Future of Good Jobs?

The W.E. Upjohn Institute for Employment Research has released a new study — A Future of Good Jobs? America’s Challenge in the Global Economy — focused on improving middle-class jobs and upgrading low-income workers. Based on a conference last year, the report is a set of papers containing specific policy recommendations. (The introductory chapter, which provides an overview and summary of the recommendations is available online.) The list of policy ideas include many of the old standbys we have talking about for years: tie education and training closer to workplace needs; provide universal health insurance; expand employment and training programs; strengthen the unions; increase the minimum wage; expand the Earned Income Tax Credit. It also includes some newer ideas such as wage insurance and tax incentives for companies that create “good jobs.”
There are two really new ideas. As the introductory chapter notes, in his chapter on employment and training Robert Lerman, almost as an aside apparently, “recommends changes in financial accounting rules so that firms count their workforces’ human capital as assets and thereby are encouraged to invest more in worker training.” As regular readers of this blog note, that is something I support — but it is something that is easier said than done.
The second new idea comes from Paul Osterman on encouraging job upgrading. Again, as the introductory chapter notes:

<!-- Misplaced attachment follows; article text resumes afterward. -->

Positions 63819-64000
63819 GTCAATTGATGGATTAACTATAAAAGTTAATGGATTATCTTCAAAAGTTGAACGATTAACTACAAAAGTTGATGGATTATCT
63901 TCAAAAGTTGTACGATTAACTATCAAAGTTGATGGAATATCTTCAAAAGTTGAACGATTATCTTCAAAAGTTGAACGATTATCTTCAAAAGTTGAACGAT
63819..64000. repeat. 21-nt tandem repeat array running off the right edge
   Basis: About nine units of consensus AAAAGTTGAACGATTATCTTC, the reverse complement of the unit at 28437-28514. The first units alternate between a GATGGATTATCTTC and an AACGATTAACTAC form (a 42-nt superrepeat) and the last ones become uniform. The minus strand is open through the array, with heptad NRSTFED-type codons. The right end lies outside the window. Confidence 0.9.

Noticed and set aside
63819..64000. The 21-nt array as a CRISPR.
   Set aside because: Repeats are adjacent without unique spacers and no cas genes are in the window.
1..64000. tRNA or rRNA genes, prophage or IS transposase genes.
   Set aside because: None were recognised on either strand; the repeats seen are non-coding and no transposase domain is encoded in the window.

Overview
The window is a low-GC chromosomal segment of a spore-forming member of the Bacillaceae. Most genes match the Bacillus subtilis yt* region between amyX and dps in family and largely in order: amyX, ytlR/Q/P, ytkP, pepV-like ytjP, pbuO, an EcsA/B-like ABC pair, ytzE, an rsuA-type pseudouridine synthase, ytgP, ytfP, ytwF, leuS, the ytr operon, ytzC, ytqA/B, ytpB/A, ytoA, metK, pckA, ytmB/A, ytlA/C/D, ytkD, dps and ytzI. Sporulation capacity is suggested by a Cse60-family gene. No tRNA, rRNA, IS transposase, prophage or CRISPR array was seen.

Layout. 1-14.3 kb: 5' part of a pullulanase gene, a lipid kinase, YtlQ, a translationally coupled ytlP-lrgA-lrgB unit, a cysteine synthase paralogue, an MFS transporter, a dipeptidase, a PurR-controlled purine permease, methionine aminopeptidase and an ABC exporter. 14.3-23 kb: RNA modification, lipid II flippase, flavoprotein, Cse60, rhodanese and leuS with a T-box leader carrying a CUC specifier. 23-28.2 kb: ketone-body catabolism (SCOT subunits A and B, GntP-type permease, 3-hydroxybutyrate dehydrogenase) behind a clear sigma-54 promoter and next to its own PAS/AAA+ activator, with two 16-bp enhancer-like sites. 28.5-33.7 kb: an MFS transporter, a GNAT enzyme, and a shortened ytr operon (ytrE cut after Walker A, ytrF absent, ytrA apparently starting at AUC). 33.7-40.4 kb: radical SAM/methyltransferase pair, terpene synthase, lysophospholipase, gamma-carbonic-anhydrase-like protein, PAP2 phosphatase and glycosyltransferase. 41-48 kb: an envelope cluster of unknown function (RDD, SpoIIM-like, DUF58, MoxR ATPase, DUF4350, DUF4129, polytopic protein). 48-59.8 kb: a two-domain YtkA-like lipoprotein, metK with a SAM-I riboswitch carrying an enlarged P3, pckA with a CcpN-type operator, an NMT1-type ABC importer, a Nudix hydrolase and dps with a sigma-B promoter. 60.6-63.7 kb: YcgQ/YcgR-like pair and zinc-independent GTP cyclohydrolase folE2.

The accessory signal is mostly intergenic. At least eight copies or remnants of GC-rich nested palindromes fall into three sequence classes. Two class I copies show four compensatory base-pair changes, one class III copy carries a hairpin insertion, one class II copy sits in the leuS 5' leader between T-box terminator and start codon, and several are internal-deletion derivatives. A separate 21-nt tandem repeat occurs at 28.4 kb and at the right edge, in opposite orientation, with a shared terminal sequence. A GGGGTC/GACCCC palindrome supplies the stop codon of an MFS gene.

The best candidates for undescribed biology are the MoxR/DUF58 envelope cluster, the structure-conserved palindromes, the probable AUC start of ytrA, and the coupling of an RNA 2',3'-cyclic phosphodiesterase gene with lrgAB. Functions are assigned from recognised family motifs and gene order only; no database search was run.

Osterman proposes that the U.S. Department of Labor establish a “Low Wage Challenge Fund” to assist employers in improving the skills of their workforce and thereby the quality of jobs. The Low Wage Challenge Fund would also provide matching funds to states for customized training programs oriented toward the low-skill workforce and would provide funding to community colleges to increase their involvement with employers and the low-skill workforce.

Getting companies to invest in their workforce, especially at the low end, is an ongoing problem. Both of these ideas might help.
Getting policymakers to understand that this is a public policy issue is another problem. As Kevin Hollenbeck points out in his new paper Is There a Role for Public Support of Incumbent Worker On-the-Job Training?, successful state programs already exist, but at a very low level of funding. In one state he studied intensively, “Primary sector jobs were created or retained at a public cost of less than $9,000 per job—a cost that rivals or bests most economic development initiatives.” Thus, “Public subsidy of incumbent worker training, especially in export-based firms, may be an effective economic development tool for states.” What is true on the state level is also true on the national level (although you may want to design the delivery system on the state level).
As we move more and more into the I-Cubed Economy, ongoing training and skill development will become more and more important. For all the talk about training, we need policymakers to start walking the walk.


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